Section 43 of the Human Rights Act 2019 (QLD) permits Queensland parliament to pass laws that breach one or more protected rights, via an override declaration, which can only be used in “exceptional circumstances”.

“All human rights acts in Australia are set up by statutory legislation, that is, passed by the relevant parliament,” Rowlings explained. “Any parliament can pass a new law which limits – or extends – an earlier law.”

“The only way to safeguard human rights for certain and for the future would be to change the constitution to include rights in a way that can’t be altered,” the liberties advocate added.

The US has its bill of rights inserted into the nation’s constitution, which means government can’t override it. And while Canada passed a statutory bill of rights in the 1960s, which is what our country proposes, the North American nation has since moved to constitutional rights protections.

According to Rowlings, Australia could take a similar path to Canada some decades after the statutory rights bill has been passed. And he adds that in the meantime, there will be regressive moves by some governments, but opposition to such moves can be reflected at the polling booth.

A gaping lack

“Once passed, human rights law and thinking will underpin every subsequent piece of legislation and future government decisions,” explained Rowlings. “The jurisdiction’s entire ethical infrastructure – the way it governs and manages itself – becomes more difficult to amend or create exceptions.”

The CLA CEO remains confident that Albanese will progress the rights protections his predecessors have denied. And an example of why there’s more impetus now is that the Australian Human Rights Commission released its HRA position paper just weeks before the federal inquiry was announced.

The liberties advocate further considers that the no rights without remedy principle will be reflected in federal legislation as the AHRC paper has a focus on seeking remedy, while the 2021 ACT No Rights Without Remedy petition was so successful the amendment legislation is about to be passed.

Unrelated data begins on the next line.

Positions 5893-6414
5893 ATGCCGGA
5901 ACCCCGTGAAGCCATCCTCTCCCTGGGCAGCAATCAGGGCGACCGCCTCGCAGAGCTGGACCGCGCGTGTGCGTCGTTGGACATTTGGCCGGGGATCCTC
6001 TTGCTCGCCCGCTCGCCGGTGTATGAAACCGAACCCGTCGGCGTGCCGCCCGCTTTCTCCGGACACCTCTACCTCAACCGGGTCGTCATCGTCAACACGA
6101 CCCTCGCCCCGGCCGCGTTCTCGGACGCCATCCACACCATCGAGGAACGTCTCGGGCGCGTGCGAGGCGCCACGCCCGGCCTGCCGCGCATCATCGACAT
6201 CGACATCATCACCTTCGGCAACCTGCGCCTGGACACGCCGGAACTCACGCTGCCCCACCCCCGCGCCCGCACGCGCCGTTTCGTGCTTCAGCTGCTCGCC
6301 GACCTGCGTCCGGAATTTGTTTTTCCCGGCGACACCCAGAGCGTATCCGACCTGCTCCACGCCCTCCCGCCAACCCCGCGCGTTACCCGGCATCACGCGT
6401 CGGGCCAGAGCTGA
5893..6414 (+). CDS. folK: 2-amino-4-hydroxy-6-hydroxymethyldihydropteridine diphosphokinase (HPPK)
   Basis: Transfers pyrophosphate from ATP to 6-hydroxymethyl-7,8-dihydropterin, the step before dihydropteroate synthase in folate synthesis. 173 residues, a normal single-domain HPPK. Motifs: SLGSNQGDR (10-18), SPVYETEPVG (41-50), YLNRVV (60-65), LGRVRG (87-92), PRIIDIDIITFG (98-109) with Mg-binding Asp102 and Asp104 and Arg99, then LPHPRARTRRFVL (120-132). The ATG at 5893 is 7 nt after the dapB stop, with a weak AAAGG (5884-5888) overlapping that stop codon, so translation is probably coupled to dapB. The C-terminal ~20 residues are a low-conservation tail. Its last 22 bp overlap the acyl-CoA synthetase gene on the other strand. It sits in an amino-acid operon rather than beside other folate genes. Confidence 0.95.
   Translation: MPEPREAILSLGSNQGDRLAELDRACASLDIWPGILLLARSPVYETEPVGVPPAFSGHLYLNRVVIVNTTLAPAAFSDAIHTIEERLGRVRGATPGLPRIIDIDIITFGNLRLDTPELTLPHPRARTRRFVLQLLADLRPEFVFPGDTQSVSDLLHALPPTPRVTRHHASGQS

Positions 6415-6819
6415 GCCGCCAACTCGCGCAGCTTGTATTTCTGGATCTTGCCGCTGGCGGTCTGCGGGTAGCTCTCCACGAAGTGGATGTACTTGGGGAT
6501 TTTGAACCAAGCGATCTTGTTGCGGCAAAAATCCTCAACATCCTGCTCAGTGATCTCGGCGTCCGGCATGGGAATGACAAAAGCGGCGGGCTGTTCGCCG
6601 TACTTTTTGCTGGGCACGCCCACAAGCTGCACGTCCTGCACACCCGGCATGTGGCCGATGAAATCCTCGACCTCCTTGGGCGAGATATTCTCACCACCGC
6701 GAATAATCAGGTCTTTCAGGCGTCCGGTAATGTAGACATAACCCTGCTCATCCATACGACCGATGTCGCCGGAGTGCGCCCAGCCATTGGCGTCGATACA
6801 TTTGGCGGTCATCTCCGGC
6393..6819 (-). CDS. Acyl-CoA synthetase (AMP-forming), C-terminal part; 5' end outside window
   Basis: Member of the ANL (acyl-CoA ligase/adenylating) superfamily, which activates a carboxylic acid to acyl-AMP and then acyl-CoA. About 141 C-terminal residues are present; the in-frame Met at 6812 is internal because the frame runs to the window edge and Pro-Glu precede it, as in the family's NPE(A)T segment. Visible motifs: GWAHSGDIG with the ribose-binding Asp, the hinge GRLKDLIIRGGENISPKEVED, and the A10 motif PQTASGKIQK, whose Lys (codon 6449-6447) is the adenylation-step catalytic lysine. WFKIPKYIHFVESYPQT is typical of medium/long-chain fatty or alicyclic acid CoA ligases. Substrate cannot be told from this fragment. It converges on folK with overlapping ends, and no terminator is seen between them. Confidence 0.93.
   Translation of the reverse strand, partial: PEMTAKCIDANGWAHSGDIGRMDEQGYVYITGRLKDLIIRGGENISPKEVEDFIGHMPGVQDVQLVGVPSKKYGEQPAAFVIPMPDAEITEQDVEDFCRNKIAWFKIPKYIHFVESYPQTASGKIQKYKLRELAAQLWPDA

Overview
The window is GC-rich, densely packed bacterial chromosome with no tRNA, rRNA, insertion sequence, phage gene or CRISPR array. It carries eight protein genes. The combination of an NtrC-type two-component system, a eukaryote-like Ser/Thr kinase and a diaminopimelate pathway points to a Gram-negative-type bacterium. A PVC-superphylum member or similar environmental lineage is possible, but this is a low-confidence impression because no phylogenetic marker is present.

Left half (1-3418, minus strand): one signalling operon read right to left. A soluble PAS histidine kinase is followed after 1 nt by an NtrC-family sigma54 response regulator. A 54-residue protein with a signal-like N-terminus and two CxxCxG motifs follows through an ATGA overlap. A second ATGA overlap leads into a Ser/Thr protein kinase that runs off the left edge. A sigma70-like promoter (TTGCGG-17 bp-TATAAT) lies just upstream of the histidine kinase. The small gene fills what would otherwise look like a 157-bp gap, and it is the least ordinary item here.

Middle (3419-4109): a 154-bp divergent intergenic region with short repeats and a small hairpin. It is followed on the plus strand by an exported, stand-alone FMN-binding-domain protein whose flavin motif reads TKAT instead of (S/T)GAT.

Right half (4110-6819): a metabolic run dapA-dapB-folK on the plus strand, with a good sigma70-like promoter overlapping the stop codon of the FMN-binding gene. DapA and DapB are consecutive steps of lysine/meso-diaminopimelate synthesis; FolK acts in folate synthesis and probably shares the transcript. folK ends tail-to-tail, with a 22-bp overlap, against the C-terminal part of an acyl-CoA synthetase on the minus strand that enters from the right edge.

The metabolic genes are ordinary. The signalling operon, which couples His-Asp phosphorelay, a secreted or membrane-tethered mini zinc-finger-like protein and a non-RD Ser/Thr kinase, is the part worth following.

The Parliamentary Joint Committee on Human Rights Inquiry into Australia’s Human Rights Framework, will report its findings to the federal government next March. And of the 331 submissions it received, 92 percent of them supported the enactment of a federal HRA.

“The question will then be whether the government will commit to the strong supporting evidence likely compiled by the committee and enact one,” explained Rowlings. “That decision will come down to government priorities.”

Rowlings further explained that over 80 percent of Australians now support enacting a federal HRA, which has only grown after the limitations to rights that were exposed during the COVID pandemic showed that without any protections government can simply override most of our basic rights.

But it’s not just COVID that’s led to calls for rights protections. Rowlings pointed to the AFP press raids of 2019, along with the ongoing political prosecutions against ex-ADF lawyer David McBride for exposing war crimes and former ATO officer Richard Boyle for revealing dodgy tax office practices.

“We’re an apathetic lot, but we always, in the end, find a way to stand up for the little people, and I am optimistic that the government will too,” Rowlings concluded on a positive note.

“That’s what a human rights act will do, ensure a fair go and rights for all Australians, not just rich people and big corporations.”

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Paul Gregoire

Paul Gregoire is a Sydney-based journalist and writer. He's the winner of the 2021 NSW Council for Civil Liberties Award For Excellence In Civil Liberties Journalism. Prior to Sydney Criminal Lawyers®, Paul wrote for VICE and was the news editor at Sydney’s City Hub.